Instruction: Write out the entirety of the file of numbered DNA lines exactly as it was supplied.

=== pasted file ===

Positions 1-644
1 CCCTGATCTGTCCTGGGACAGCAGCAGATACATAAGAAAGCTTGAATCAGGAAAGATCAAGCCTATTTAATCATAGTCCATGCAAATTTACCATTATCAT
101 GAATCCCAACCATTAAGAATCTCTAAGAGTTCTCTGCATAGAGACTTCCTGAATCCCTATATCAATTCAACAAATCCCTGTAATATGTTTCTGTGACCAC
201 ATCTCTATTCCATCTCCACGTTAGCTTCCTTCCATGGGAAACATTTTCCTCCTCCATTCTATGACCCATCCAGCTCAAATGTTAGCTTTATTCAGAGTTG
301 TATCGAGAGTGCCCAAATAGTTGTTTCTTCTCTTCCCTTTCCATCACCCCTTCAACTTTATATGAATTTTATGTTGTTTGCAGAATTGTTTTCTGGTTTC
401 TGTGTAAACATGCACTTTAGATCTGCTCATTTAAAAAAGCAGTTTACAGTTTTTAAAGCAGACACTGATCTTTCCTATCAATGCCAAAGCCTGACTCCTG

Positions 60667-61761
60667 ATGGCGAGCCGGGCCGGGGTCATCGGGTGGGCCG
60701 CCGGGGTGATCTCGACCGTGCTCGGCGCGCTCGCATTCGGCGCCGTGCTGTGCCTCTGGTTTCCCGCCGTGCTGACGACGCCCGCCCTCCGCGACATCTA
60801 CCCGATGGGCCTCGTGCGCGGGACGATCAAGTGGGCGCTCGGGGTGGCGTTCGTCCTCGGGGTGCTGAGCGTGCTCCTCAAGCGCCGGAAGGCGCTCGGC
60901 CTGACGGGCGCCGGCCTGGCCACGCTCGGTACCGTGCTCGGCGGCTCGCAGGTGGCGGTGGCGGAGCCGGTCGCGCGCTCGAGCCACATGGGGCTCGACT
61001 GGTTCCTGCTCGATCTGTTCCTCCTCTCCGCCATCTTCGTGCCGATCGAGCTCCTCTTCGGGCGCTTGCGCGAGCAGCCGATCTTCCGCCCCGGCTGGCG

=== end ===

Positions 1-644
1 CCCTGATCTGTCCTGGGACAGCAGCAGATACATAAGAAAGCTTGAATCAGGAAAGATCAAGCCTATTTAATCATAGTCCATGCAAATTTACCATTATCAT
101 GAATCCCAACCATTAAGAATCTCTAAGAGTTCTCTGCATAGAGACTTCCTGAATCCCTATATCAATTCAACAAATCCCTGTAATATGTTTCTGTGACCAC
201 ATCTCTATTCCATCTCCACGTTAGCTTCCTTCCATGGGAAACATTTTCCTCCTCCATTCTATGACCCATCCAGCTCAAATGTTAGCTTTATTCAGAGTTG
301 TATCGAGAGTGCCCAAATAGTTGTTTCTTCTCTTCCCTTTCCATCACCCCTTCAACTTTATATGAATTTTATGTTGTTTGCAGAATTGTTTTCTGGTTTC
401 TGTGTAAACATGCACTTTAGATCTGCTCATTTAAAAAAGCAGTTTACAGTTTTTAAAGCAGACACTGATCTTTCCTATCAATGCCAAAGCCTGACTCCTG

Positions 60667-61761
60667 ATGGCGAGCCGGGCCGGGGTCATCGGGTGGGCCG
60701 CCGGGGTGATCTCGACCGTGCTCGGCGCGCTCGCATTCGGCGCCGTGCTGTGCCTCTGGTTTCCCGCCGTGCTGACGACGCCCGCCCTCCGCGACATCTA
60801 CCCGATGGGCCTCGTGCGCGGGACGATCAAGTGGGCGCTCGGGGTGGCGTTCGTCCTCGGGGTGCTGAGCGTGCTCCTCAAGCGCCGGAAGGCGCTCGGC
60901 CTGACGGGCGCCGGCCTGGCCACGCTCGGTACCGTGCTCGGCGGCTCGCAGGTGGCGGTGGCGGAGCCGGTCGCGCGCTCGAGCCACATGGGGCTCGACT
61001 GGTTCCTGCTCGATCTGTTCCTCCTCTCCGCCATCTTCGTGCCGATCGAGCTCCTCTTCGGGCGCTTGCGCGAGCAGCCGATCTTCCGCCCCGGCTGGCG